You would definitely desire to build a solution as fast as possible, launch it to the production environment, and look after metrics and other data. But remember, it would cost you and your company a lot of resources. So initially, find an answer to the question "WHY," and keep moving to theory validation only after it.

Teamwork

I'm confident you’re used to having pretty long continuous work hours devoting yourself to writing the best architecture, optimizing app performance, and polishing a final solution. It will be better if you forget about such luxurious things of having work without interruptions.

Now "3D rule" is your best friend: do, delegate, or die. I mean, now you're driving a train and building rails for it simultaneously. And you're no more able to do it only by yourself, but it's OK! You have a great team around:

  • Marketing managers who can help you with defining product position among competitors and bring you to the market.

  • Data analysts are just wizards сasting spells to help you know everything about current customers. And remember, if you have some concerns in work questions about users, future features - you name it - data is one of the strongest arguments.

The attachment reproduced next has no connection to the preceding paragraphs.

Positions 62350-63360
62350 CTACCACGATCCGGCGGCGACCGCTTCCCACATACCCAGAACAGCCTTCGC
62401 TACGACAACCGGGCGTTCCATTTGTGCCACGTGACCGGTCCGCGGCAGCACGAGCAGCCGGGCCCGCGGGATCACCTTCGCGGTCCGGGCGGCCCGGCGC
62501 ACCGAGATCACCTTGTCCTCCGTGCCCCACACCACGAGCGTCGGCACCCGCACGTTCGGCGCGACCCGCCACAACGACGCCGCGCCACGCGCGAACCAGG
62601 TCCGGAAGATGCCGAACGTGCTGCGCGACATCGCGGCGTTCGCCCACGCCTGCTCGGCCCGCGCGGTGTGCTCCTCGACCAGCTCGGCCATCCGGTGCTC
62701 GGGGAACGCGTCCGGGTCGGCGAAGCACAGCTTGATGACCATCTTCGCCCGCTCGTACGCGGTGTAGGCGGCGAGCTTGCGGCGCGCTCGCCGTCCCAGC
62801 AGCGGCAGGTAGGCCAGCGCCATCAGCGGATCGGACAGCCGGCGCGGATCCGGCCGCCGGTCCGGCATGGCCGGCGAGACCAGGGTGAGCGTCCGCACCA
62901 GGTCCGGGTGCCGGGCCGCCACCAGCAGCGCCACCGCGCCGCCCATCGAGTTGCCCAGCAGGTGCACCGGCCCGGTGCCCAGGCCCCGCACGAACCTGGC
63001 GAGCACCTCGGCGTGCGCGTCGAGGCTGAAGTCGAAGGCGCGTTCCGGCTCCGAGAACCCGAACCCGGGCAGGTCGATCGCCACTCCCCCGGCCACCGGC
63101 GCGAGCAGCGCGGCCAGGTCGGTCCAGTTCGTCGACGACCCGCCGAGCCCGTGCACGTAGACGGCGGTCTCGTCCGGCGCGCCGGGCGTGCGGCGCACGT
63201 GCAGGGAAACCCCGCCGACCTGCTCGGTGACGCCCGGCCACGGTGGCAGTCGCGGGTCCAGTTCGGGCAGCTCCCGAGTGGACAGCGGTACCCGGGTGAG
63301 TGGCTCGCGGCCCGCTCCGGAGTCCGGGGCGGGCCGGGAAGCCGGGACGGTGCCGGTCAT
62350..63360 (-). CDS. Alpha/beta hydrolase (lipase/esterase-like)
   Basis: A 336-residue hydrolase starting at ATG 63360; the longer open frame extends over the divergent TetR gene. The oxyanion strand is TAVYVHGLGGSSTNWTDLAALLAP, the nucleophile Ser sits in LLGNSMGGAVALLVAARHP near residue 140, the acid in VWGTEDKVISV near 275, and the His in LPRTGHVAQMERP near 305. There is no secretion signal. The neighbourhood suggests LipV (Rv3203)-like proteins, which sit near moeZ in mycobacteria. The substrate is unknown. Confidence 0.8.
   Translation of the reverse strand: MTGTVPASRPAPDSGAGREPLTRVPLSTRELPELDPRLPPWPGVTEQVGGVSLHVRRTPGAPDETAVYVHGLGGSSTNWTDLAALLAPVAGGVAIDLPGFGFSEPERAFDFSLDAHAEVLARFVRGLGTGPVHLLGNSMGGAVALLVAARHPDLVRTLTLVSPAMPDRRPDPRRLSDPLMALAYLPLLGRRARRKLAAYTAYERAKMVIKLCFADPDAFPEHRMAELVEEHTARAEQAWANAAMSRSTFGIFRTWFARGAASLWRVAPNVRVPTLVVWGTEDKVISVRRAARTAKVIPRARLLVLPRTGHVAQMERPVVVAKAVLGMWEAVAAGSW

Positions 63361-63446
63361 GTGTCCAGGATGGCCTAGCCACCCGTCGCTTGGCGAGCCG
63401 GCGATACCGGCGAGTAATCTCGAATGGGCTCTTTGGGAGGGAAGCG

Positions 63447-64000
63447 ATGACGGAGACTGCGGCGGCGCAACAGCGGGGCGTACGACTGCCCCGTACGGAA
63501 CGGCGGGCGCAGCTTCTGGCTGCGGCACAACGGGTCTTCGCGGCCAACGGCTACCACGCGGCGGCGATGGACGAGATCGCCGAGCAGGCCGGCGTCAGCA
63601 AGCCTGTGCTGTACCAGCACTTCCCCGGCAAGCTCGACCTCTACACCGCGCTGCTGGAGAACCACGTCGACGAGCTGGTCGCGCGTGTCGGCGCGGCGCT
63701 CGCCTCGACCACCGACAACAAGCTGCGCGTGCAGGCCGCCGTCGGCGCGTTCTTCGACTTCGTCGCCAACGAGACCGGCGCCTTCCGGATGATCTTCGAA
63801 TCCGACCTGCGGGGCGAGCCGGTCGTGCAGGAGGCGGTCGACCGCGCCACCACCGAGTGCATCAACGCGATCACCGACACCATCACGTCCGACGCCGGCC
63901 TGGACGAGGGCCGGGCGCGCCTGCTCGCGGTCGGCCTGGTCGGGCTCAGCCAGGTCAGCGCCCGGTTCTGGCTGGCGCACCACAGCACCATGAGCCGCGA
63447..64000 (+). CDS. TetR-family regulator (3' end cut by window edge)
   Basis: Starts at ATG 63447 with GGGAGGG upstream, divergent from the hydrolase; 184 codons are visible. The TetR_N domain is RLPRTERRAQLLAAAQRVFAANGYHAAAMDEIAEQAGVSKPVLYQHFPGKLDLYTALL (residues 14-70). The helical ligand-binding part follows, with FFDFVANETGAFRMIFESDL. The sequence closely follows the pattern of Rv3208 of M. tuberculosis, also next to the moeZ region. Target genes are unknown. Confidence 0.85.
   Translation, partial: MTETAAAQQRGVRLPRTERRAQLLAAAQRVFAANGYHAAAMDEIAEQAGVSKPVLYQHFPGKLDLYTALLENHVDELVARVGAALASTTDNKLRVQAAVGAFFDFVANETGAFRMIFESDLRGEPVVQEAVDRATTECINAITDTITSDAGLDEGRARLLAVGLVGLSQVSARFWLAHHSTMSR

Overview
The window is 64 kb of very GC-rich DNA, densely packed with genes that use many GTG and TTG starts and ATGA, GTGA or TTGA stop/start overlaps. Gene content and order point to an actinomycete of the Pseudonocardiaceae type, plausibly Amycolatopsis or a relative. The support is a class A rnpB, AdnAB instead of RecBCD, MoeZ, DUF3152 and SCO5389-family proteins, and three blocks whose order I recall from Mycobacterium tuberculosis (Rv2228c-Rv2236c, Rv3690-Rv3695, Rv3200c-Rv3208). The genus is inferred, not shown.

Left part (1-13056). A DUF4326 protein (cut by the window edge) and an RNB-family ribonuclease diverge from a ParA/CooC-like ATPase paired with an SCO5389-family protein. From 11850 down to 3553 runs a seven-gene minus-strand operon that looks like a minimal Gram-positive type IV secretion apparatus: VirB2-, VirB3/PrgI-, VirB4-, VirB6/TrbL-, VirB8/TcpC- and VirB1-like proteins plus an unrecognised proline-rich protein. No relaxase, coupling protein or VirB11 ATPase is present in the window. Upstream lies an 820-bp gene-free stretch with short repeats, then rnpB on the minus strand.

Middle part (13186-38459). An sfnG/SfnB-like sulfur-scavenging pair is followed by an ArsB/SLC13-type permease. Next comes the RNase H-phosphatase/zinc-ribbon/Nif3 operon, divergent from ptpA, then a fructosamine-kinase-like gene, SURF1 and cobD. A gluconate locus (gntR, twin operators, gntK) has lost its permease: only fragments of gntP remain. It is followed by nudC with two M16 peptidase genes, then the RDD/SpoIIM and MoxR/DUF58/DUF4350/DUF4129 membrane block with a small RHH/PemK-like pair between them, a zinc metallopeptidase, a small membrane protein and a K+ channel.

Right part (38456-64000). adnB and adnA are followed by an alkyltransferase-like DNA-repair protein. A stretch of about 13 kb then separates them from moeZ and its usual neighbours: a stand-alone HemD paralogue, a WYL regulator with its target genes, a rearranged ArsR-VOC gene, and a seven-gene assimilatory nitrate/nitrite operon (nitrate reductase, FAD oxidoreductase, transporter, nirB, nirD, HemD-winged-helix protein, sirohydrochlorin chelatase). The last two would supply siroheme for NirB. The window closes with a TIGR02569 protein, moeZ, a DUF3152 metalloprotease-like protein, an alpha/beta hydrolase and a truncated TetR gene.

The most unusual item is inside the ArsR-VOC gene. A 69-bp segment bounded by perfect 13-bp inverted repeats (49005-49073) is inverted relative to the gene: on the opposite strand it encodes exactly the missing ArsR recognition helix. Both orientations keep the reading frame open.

• UX/UI designers - best friends, listen to them carefully, because after being a software engineer, in most cases UI decisions are your weaknesses. That's why you should ask designers whether they can share their work principles, it's worth it!

  • The engineering team, it's a two-sided coin. On the one side, you want to help folks perform better by leveraging your technical skills. On another - such interventions may even worsen the whole output result. So it’ll be better for everyone if you keep some distance. Use your skills to precisely determine the final point, not the way.